UF researchers say new drug therapy could help beat meth addiction

UF researchers say new drug therapy could help people beat meth addiction
Posted at 11:02 AM, Dec 20, 2017
and last updated 2017-12-20 07:28:08-05

GAINESVILLE, Fla. (WTXL) - University of Florida neuroscientists have made what they describe as a significant finding that holds the potential to break the cycle of addiction for methamphetamine users.

They say they have identified a novel way to use on-the-market medicines to preventively decrease the reward effects of methamphetamine on the brain.

"Our data show that there are drugs already approved for other conditions by the Food and Drug Administration that can help methamphetamine addiction," said Habibeh Khoshbouei, an associate professor of neuroscience and psychiatry at UF’s College of Medicine, part of UF Health.

No federally approved therapeutic medicines are specifically targeted to treat meth addiction.

In the journal Nature Communications, published Wednesday, a multi-university team led by Khoshbouei demonstrates in rodents how preventive use of medications decreases the euphoria that normally results from methamphetamine intake.

The researchers found that, in mice, a low dose of a sigma-1 receptor agonist - medications including the antidepressant Prozac - thwarts the expected increase in firing activity of dopamine neurons in the brain that goes hand-in-hand with meth use. Dopamine is a chemical messenger released during pleasurable activities such as eating and sex.

Methamphetamine, a psychostimulant, greatly interferes with the normal transmission of dopamine in the brain.

Previous findings by the lab show that a meth-induced increase in dopamine lasts for hours as compared with a much shorter time for cocaine.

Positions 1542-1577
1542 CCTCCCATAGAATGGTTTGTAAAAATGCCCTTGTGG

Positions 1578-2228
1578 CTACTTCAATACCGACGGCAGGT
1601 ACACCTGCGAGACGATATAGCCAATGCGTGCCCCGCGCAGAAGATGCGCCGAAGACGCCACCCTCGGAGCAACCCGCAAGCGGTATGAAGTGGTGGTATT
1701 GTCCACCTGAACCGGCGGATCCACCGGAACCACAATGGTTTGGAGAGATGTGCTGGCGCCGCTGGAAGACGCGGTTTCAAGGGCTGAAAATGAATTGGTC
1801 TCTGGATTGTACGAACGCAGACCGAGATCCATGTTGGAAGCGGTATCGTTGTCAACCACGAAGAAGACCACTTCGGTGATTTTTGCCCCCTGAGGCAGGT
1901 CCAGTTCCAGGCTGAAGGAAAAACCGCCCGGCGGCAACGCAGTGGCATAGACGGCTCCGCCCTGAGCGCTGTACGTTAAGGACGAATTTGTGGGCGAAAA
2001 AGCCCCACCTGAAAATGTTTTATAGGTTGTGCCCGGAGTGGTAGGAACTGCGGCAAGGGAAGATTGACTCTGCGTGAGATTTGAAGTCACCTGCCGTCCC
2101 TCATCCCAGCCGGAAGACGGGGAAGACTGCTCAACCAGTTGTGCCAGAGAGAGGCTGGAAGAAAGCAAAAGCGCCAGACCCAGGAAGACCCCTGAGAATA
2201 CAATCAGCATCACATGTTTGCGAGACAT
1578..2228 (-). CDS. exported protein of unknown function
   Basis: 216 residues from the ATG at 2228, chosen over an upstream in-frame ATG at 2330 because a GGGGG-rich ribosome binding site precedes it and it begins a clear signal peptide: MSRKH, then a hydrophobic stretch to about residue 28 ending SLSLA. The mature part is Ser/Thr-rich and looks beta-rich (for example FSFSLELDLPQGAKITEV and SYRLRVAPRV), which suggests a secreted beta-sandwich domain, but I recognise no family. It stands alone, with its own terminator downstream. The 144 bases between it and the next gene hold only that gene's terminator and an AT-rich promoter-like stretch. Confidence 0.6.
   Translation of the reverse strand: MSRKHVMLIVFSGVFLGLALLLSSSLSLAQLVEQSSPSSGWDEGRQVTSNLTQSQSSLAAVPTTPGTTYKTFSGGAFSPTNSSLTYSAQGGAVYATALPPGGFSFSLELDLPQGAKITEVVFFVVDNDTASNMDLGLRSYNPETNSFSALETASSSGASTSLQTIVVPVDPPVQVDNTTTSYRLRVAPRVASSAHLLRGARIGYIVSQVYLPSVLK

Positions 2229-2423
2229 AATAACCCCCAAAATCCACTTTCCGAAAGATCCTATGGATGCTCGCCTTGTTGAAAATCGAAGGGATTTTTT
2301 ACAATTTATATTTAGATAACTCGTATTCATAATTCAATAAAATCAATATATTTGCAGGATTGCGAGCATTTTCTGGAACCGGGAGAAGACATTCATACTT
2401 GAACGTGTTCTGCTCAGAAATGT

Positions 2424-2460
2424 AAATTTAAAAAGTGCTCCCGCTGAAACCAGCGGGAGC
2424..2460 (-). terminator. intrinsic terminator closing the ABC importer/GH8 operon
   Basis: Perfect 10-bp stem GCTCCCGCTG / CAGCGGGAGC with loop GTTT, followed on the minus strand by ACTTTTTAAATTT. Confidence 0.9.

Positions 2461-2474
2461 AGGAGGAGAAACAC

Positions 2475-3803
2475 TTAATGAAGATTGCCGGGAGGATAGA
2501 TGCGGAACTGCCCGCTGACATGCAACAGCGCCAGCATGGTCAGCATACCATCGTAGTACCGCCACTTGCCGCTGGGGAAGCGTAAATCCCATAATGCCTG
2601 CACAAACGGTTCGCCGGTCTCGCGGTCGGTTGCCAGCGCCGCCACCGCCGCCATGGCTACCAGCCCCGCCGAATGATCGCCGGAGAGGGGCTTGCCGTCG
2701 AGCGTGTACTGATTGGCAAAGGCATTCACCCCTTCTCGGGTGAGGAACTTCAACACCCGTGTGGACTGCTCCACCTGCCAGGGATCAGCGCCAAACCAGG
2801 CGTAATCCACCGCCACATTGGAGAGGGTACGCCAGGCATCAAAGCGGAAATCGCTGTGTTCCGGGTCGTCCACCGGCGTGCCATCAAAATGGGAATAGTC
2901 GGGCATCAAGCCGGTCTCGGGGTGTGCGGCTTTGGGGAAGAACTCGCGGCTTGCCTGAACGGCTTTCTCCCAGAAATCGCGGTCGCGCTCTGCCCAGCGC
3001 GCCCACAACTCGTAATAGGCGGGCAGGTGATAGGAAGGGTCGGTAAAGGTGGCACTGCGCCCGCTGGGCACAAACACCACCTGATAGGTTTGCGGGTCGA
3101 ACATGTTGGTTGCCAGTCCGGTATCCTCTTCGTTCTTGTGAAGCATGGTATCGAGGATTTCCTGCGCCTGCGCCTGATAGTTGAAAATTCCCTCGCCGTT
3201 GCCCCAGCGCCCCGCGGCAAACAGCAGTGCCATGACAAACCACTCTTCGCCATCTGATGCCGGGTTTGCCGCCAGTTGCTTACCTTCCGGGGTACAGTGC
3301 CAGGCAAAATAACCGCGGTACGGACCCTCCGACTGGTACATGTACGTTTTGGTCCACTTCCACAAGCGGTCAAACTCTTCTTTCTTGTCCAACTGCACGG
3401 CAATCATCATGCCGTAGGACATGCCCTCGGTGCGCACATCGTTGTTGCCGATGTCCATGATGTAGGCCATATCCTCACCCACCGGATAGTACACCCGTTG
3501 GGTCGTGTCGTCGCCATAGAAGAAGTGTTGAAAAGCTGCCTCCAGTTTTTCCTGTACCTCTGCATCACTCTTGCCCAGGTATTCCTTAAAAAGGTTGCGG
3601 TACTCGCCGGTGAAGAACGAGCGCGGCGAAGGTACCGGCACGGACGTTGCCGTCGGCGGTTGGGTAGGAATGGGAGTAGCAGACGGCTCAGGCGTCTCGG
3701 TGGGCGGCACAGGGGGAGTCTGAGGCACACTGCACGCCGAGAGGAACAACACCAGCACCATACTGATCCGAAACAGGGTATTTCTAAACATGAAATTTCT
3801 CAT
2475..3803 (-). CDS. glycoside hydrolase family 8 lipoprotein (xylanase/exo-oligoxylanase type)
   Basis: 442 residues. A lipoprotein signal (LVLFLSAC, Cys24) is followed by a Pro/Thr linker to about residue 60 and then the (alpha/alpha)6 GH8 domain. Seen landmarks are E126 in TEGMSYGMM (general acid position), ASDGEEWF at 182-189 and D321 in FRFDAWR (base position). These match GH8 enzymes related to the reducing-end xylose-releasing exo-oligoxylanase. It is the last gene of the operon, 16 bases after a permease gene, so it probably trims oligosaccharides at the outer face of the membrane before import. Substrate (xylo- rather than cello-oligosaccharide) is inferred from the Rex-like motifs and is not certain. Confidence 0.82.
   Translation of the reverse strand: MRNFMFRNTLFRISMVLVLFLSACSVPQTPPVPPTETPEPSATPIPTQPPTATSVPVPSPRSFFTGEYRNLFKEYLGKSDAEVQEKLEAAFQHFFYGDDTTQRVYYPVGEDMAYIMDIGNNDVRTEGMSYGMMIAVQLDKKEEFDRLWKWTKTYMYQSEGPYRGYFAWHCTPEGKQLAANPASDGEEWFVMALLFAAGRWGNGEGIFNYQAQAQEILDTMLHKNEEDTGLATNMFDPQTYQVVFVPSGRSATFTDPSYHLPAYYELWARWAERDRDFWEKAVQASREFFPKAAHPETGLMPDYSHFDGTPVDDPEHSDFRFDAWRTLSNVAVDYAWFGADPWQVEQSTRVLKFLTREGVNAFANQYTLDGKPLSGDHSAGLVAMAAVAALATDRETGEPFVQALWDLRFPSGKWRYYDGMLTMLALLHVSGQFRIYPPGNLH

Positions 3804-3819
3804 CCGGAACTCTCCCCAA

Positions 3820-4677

Meth also interacts with a signaling modulator in the brain called the sigma-1 receptor, which the researchers identified as a potential molecular target to treat meth addiction.

The study found that the use of certain medications has the potential to prevent stimulation of dopamine neurons that normally follows meth use. Sigma-1 receptor agonists include some commonly prescribed antidepressants, such as fluvoxamine, and antihistamines, such as dextromethorphan, that can "turn on" the sigma-1 receptor.

Importantly, the study found that sigma-1 receptor agonists, in the absence of methamphetamine, do not provoke the reverse transport of dopamine through its carrier.

The next step would be future clinical trials in humans.

Khoshbouei draws a parallel to the use of naloxone to block the effect of opioids. One contrast is that the sigma-1 receptor agonist for meth treatment would only be effective when taken prior to meth intake — not to reverse effects afterward. The therapy thus would be suited for people motivated to recover from the addiction.

"Methamphetamine is such a menace because the amount of dopamine released following meth abuse is so huge that after long-term abuse these people experience psychosis,” Khoshbouei said.

If that effect were blocked, she said, "It could really help people to beat their addiction."

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